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I have bought a new macbook pro 15" retina in March 2015, but with less than 1 month of usage, I feel that my enter key is very loose and probably (or almost) broken.

Maybe it's not broken and the quality of Macbook Pros is getting worse and things deteriorate really faster than the older ones.

Aesthetically the keyboard looks normal, but when typing, specially the enter feels horrible...I can't stop thinking I've spent 2K euros in something that is worse than cheap competitors.

The product is under warranty, but I don't know for sure if the authorised firms will do something about it — they might say that this behaviour is normal or that I used it badly (which is not true).

Has anyone had any exprience with this? How can I resolve this problem?

Thank you very much.

  • 2
    Just take it to an Apple Store or an APR. My guess is that they'll just replace it within warranty terms. – thibmaek Apr 16 '15 at 11:07
  • I don't know if the keyboard is broken. It's working well, the feel when pressing the button is horrible, because I've compared with others people macbook pro 15, and the way the key comport themselves is totally different (more precise). – Vinicius Domingues Alvarenga Apr 17 '15 at 9:47
  • Could be dirt that slipped under the key. You could try to get the key out. it's not that difficult to put it back in. I've taken out hundreds of macbook keys over the years, yet to ruin the first one. – EDP Apr 30 '16 at 14:01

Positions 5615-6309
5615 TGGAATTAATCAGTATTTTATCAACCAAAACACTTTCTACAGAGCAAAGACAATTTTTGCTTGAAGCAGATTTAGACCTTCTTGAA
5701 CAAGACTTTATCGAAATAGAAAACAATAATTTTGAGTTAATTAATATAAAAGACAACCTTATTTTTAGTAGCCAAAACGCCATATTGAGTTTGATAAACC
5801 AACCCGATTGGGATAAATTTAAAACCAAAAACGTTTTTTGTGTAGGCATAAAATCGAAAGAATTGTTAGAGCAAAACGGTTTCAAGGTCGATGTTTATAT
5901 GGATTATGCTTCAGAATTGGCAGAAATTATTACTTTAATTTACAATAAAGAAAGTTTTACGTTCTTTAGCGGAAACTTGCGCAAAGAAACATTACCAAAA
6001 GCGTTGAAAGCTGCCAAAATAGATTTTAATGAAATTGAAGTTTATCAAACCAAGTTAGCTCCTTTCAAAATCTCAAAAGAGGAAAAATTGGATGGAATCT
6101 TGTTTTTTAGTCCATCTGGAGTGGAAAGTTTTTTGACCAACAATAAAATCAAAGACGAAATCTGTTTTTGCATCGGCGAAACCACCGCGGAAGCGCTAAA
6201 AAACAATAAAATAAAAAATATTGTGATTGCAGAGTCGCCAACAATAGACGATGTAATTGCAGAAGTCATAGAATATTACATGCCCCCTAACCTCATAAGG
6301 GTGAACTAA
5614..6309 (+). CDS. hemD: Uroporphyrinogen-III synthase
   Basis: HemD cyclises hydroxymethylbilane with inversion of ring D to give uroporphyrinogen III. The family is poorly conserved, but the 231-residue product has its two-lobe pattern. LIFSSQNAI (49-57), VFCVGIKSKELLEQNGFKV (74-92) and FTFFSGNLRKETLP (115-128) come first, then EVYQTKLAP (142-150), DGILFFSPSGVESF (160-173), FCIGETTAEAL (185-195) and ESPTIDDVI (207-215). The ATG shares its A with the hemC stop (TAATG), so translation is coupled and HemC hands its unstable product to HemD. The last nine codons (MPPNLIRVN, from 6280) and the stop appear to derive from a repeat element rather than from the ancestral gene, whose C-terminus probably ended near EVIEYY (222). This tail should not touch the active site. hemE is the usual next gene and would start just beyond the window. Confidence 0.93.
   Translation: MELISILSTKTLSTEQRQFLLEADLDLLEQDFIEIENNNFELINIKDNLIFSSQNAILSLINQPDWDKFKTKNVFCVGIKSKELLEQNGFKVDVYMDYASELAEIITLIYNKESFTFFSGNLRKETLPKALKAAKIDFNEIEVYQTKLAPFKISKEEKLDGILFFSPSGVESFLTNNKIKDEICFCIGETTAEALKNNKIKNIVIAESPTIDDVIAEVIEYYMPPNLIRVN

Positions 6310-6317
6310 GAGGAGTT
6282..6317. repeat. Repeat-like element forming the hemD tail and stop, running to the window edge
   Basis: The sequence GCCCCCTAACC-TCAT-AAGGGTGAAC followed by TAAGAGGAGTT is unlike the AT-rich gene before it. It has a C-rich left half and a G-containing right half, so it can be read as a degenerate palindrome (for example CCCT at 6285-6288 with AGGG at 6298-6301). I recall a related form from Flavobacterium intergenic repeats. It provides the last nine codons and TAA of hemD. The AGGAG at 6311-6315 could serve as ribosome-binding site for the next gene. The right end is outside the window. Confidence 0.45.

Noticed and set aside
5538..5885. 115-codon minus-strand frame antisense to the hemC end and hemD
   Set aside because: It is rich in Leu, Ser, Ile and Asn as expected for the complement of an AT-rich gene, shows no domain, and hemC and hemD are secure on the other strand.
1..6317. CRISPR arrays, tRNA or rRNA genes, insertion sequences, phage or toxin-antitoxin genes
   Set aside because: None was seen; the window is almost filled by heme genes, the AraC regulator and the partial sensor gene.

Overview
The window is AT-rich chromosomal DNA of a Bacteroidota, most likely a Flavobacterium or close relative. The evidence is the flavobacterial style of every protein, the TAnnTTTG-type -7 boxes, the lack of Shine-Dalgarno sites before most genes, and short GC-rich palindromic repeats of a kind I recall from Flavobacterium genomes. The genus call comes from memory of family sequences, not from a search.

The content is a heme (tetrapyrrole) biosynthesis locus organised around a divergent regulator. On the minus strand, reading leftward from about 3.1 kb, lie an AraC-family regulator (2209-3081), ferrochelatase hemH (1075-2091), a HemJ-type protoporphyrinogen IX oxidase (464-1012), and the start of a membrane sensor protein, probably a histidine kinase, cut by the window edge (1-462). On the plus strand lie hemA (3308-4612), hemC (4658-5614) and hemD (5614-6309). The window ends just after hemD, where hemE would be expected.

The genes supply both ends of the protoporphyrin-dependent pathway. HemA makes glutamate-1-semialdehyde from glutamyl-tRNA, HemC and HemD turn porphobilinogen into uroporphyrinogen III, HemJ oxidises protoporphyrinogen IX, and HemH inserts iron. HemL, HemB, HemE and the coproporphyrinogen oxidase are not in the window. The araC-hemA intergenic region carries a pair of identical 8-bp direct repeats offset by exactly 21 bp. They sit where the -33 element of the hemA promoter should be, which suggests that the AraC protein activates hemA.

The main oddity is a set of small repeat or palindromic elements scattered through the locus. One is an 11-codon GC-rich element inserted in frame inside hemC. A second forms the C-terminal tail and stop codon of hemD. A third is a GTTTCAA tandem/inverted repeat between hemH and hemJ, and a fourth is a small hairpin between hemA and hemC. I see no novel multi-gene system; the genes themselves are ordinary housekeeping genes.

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It seems to be the problem of keycap. The plastic part was broken.

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Apple has changed the keyboard mechanism, that is why it feels different when pressed.

Butterfly Mechanism

Apple introduced the new MacBook keyboard butterfly mechanism this way:

Traditional keyboards use a scissor mechanism, which tends to wobble around the edges. This creates a lack of precision when you strike anywhere except the center of the key. We needed to reduce key wobbling for a keyboard this thin; otherwise, striking a key off-center could result in the keycap hitting bottom before a keystroke registers. So we designed an entirely new butterfly mechanism, which is wider than the scissor mechanism and has a single assembly made from a stiffer material — allowing for a more stable, responsive key that takes up less vertical space. This innovative design improves stability, uniformity, and control — no matter where you press on the key.

  • This user is specifically referring to the MacBook Pro. Furthermore, the device in question came out in March of 2015. – Ezekiel Elin Apr 30 '16 at 1:16

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